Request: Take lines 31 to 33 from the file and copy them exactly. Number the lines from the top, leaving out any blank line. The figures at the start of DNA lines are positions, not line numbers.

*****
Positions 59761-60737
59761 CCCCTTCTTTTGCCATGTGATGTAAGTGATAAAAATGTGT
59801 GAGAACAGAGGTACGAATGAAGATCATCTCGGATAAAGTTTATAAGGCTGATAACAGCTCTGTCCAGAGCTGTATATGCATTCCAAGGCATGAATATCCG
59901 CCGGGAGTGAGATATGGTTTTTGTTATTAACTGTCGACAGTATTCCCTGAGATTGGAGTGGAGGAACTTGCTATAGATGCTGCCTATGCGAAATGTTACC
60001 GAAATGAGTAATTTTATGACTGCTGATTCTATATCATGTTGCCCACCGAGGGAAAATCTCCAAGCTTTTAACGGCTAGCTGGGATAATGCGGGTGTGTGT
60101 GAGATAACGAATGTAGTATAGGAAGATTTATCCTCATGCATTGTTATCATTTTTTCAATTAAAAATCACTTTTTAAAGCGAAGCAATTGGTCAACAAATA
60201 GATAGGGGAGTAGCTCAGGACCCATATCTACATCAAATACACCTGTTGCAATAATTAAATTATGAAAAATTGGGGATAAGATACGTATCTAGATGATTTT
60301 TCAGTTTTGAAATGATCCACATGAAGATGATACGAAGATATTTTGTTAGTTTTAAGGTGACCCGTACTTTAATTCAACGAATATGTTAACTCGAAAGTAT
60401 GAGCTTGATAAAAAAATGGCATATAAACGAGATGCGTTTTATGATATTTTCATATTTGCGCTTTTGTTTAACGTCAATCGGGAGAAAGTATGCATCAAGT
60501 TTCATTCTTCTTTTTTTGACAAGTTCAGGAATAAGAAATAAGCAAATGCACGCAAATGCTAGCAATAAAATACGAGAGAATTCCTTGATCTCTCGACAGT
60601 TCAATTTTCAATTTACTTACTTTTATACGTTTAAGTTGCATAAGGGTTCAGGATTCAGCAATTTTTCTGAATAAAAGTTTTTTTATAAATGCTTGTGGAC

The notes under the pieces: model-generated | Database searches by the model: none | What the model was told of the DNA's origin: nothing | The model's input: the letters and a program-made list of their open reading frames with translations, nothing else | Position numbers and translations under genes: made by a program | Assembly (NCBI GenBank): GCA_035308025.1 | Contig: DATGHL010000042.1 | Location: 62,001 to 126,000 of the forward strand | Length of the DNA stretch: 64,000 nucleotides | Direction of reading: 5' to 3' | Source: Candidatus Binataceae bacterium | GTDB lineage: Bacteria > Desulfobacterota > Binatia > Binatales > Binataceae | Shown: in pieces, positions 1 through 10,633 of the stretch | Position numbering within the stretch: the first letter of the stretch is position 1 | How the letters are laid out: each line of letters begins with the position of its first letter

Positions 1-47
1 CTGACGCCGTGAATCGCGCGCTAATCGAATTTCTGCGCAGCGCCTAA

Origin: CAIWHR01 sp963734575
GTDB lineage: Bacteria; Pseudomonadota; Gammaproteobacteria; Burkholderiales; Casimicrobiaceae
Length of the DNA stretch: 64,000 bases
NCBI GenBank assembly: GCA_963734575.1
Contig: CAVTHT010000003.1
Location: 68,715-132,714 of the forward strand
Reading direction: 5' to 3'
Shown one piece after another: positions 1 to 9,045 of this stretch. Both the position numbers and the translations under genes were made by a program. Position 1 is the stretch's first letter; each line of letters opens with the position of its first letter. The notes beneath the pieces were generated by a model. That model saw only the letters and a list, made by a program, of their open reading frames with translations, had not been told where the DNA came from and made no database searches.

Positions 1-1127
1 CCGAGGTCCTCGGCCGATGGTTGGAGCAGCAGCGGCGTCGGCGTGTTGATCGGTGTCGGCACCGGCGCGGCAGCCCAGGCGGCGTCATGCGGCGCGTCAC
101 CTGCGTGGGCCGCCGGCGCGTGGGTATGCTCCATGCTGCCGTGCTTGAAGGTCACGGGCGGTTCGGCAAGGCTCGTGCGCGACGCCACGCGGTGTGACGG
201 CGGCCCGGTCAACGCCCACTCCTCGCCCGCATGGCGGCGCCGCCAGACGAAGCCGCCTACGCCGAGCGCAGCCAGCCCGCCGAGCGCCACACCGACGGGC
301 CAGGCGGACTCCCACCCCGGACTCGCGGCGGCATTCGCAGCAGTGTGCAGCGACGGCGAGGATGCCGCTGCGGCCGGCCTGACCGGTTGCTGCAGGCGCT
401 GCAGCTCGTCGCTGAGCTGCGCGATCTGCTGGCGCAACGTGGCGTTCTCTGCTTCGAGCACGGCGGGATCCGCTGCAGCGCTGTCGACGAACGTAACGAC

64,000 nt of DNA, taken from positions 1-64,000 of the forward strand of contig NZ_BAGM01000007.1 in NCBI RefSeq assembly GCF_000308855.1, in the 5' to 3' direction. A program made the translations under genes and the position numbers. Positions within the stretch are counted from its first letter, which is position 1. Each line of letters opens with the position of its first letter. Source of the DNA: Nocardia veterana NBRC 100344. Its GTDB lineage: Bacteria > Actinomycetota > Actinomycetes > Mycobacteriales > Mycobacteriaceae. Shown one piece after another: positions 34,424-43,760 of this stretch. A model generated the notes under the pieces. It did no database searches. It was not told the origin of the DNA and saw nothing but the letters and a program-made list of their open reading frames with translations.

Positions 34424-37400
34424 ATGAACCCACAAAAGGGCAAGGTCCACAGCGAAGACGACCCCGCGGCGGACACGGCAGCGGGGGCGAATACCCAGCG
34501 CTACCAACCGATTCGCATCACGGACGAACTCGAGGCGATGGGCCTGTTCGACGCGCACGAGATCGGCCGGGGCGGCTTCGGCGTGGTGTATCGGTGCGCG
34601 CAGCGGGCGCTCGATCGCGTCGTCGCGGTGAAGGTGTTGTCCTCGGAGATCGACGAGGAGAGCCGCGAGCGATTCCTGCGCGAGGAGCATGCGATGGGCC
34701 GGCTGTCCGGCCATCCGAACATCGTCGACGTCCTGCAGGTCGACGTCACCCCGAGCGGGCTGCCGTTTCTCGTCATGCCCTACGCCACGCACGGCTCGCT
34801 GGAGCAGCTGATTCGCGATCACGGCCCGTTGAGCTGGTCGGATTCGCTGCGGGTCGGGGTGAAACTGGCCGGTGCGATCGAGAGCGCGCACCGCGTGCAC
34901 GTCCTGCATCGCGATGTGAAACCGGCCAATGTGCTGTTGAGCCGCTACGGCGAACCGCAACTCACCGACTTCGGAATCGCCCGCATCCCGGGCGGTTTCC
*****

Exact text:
34424 ATGAACCCACAAAAGGGCAAGGTCCACAGCGAAGACGACCCCGCGGCGGACACGGCAGCGGGGGCGAATACCCAGCG
34501 CTACCAACCGATTCGCATCACGGACGAACTCGAGGCGATGGGCCTGTTCGACGCGCACGAGATCGGCCGGGGCGGCTTCGGCGTGGTGTATCGGTGCGCG
34601 CAGCGGGCGCTCGATCGCGTCGTCGCGGTGAAGGTGTTGTCCTCGGAGATCGACGAGGAGAGCCGCGAGCGATTCCTGCGCGAGGAGCATGCGATGGGCC